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are not any obstacle for dialogical creativity as soon as the author (in this case Catalan architect Magda Saura) knows both architectures and mixes them in a creative way in order to obtain a new “architectonics”. as Bakhtin indicates. 2007 11 . Abecedario. Four centuries. the old vernacular and the avant-garde abstraction. This is a good example of polyphonic dialogics between “potential heroes” belonging to different worlds… 7 7 See Muntañola.EXAMPLE TWO: HOUSE IN ARENYS D’EMPORDA (NORTH CATALONIA) This house is a creative chronotope by mixing two different architectures. Las Formas del Tiempo. J.

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without any chronotopic creative design intentions.EXAMPLE THREE: BUILDINGS IN THE IBA BERLIN Building A. shows a very interesting case of “monologic architecture” as the result of a model in plastic that was known in all the world as a new formal way of design with a “cubist architecture” organized by a red ribbon line. 1990 13 . it disappeared in the construction since the model was a “formal theory” not a chronotopic structure. in spite of absurd colors in the façade trying to escape from the boring effect of the building. This is a global example of “architectonics” that can be everywhere and nowhere… Building A: Social housing project by Peter Eisenman. If the model had an “architectonic”. again. The subtle relation between these two buildings has been totally transformed by this huge insignificant piece of architecture. There is no “dialogy” between Berlin. almost unknown. presented the model a in Paris exhibit as a dialogue between the two buildings (I was then convinced that the chronotopic relation between the buildings was not only a “dream” of my mind). one of the best-known architects in the world. Both architects. by Peter Eisenman. It is said that they have not followed this professional dialogic way of design. The red line in the building has no meaning at all. It was designed some years later. not surprisingly as architects are not interested upon dialogics at all. However. the historical and geographical context and the building. Building B is a building that starts a creative dialog with the next building the one remaining old building after the Second World War that destroyed the whole street. and “architectonics” changed again for the monologic dimension of design. in the last slide you can see the meaningless huge building behind.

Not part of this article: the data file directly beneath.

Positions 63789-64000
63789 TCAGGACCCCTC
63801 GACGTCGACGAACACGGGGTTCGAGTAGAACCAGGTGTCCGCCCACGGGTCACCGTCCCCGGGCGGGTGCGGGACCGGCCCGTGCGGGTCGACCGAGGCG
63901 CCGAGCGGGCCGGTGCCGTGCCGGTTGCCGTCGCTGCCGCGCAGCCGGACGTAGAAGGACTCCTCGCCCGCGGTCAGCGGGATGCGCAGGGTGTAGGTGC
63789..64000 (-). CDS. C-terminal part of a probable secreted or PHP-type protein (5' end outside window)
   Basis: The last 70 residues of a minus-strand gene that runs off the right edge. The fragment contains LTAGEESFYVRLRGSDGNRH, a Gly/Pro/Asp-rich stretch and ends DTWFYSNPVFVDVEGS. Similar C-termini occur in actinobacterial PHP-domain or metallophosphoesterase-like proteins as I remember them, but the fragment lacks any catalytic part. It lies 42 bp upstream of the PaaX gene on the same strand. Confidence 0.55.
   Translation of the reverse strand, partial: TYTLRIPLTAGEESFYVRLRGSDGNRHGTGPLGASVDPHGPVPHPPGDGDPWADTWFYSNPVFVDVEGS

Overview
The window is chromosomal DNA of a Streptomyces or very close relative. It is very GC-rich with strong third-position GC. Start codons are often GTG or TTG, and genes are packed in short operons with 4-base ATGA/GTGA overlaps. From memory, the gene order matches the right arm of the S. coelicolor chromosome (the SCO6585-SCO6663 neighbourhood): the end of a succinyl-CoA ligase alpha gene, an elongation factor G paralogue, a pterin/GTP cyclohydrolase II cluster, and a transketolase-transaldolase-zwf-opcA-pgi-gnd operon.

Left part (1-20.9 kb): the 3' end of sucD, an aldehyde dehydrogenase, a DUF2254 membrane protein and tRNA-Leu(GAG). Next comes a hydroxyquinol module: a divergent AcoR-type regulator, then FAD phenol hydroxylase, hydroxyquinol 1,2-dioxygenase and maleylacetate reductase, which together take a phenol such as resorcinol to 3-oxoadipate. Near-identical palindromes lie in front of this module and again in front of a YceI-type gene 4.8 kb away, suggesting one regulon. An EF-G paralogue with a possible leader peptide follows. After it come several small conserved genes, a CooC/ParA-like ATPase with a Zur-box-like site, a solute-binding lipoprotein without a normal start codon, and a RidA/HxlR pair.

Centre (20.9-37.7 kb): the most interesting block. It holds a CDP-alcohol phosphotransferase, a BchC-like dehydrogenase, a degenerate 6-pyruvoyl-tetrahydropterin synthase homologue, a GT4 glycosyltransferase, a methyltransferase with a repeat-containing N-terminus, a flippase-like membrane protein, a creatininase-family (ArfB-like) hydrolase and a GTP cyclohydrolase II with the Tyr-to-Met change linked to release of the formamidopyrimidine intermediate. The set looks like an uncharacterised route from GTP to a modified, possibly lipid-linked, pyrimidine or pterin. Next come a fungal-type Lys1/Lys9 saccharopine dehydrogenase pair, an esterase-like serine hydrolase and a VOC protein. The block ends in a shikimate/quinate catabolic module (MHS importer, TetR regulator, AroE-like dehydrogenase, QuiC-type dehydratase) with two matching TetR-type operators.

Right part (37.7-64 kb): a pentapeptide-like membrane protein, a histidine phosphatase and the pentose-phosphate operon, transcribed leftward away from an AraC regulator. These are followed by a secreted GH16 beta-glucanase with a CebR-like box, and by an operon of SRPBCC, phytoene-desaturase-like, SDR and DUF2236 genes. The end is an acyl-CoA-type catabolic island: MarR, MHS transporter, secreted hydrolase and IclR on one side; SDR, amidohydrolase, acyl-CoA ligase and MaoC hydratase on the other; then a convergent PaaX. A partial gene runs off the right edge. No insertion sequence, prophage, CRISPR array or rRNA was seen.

Building B: Office buiding in Friedrichstrasse by B. 1990 14 . Steinkilberg and G. Spangenberg (IBA).

Washington. Modernities built with architectural and planning design strategies by using the natural. See Muntañola. monological unique global architecture and urban planning srategies cannot build this creativity. and they represent as well some utopian possible new worlds that I have called the worlds of Specific Modernities7. social interaction between the real and the represented world are the unique forces able to generate creative chronotopes. June 2010. If architecture and planning design should conceive creative chronotopes. International Congress of the EAAE. and AIA. D. Architecture in the wild. The use of computers do not change these facts. social and historical environmental forces of each place. and Muntanyola. it simply enlarges the power of both the dialogic and the monologic imagination of the architectural and urban planning design activities.CHAPTER FOUR – CONCLUSIONS: SPECIFIC MODERNITY AND THE LOCAL GLOBAL ARCHITECTURAL AND PLANNING DESIGN THEORIES AND PRACTICES Now we can go back to my first chapter where I was surprised by the reactions of students of architecture today in Barcelona (just recall of this situation in twenty years in Spain social and political situation…). These alternatives are real. 8 15 . J. But this will need another article 8. There are the local and global dialogical alternatives at the same time as a unique monological globalism based on financial international economic and political organizations. As in children’s architecture.